On October 26, 2017, the US Department of Health and Human Services (HHS) declared the ongoing opioid crisis a public health emergency, which allows $57,000 from the Public Health Emergency Fund to be used to combat the addiction epidemic. Although not designated a national health emergency, President Trump’s new plan of action to tackle the situation includes setting up patient access to telemedicine for areas in short supply of doctors, giving grants to help addicts struggling to find work, hiring more staff to the HHS, and accessing funds from HIV treatment programs, as HIV and opioid addiction share a sizeable patient base.
To demonstrate why the Centers for Disease Control and Prevention (CDC) declared the opioid addiction crisis an epidemic in 2011, one must only look at the statistics. In 2015, there were 33,000 deaths due to opioid overdose (including prescription drugs and illegal opioids such as heroin), with almost half believed to be due to prescription painkillers alone. 2016 saw an alarming increase to 59,000 deaths due to overdoses, and there are currently estimated to be 50,000 doses taken per day per million patients requiring painkillers. Because of this, President Trump’s declaration has been a long time coming. However, critics continue to argue that although the move has been a positive step for increasing awareness of the issue, it does not give individual states adequate funding to deal with the problem.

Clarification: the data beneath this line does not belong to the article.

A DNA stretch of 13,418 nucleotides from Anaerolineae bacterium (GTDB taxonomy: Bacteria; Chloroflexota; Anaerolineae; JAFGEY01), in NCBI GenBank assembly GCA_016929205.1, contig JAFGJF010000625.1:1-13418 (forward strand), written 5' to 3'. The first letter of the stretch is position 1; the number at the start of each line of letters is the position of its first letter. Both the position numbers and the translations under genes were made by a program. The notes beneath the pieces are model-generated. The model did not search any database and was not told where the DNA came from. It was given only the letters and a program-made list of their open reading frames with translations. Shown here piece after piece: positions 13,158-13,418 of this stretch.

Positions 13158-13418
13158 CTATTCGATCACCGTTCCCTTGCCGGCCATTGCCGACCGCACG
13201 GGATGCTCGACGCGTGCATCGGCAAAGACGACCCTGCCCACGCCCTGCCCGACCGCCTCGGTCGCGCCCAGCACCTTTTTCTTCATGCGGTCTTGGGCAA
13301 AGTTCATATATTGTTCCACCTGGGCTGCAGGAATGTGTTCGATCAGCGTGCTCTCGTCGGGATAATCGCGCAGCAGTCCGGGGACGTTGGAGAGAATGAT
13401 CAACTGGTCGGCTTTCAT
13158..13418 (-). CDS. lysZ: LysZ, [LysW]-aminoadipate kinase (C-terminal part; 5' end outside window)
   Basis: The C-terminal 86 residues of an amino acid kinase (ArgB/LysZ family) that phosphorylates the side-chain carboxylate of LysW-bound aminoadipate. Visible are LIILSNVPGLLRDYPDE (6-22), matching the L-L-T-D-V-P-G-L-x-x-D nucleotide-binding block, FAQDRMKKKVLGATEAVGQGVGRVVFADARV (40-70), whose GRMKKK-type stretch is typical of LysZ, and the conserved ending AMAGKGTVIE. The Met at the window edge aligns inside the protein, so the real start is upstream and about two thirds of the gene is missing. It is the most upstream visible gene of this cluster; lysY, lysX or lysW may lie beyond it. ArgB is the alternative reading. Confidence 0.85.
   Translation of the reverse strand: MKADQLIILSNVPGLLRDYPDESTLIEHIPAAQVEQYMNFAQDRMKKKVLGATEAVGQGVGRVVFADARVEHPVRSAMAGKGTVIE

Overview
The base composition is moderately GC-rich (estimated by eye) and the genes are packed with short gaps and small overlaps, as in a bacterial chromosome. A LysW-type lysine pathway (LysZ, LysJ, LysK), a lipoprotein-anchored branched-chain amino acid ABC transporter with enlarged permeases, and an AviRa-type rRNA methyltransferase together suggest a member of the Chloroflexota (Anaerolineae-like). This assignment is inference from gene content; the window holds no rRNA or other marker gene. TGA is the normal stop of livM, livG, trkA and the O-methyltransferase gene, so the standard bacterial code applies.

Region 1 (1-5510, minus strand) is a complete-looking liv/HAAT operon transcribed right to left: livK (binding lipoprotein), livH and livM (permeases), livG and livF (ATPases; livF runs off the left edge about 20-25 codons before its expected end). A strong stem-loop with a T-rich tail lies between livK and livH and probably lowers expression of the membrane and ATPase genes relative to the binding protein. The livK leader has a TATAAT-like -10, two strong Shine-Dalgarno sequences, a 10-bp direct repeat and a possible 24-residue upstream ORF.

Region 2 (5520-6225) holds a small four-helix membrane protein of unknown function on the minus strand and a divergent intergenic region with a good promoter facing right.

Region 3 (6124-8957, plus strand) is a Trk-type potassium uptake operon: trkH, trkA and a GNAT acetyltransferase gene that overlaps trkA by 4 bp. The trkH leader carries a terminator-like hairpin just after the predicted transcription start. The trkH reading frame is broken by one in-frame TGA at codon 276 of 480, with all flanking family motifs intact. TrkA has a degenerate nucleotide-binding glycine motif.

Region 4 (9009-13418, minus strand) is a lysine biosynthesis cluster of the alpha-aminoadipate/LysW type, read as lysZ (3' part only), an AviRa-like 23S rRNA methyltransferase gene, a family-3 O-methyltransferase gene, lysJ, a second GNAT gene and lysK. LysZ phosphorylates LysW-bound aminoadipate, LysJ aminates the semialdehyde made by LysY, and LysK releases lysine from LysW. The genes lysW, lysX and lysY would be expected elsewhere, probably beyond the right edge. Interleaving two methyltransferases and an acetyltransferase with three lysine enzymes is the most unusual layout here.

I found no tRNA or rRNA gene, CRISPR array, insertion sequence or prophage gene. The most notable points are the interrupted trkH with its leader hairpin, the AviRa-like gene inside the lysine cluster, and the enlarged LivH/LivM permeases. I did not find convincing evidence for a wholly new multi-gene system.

There are many causes of the epidemic. US healthcare insurance companies have a preference for prescribing pills to treat painful conditions instead of paying for more costly, but sometimes more appropriate, treatments such as physiotherapy. Pharmaceutical company reps push their companies’ products to doctors, this activity correlates with an increase in prescription of those drugs and, in 2016 doctors were paid $8 billion by Pharma to push their products. TV advertising also has a significant impact on the total number of painkillers prescribed, as along with the hopes of doctors to keep their patient ratings high by prescribing the powerful drugs.
There are several measures that are being called for to combat the epidemic, including measures preventing over-prescription of opioids, calls to improve doctor training in pain management and management of addiction. Anti-addiction organisations have also recommended that the HHS lower the price of naloxone, a drug used to counteract the effects of opioid overdose, or even make an over-the-counter version. Perhaps most challenging is the need to shift the perspective of opioid overdosing as a criminal act to that of a chronic medical issue.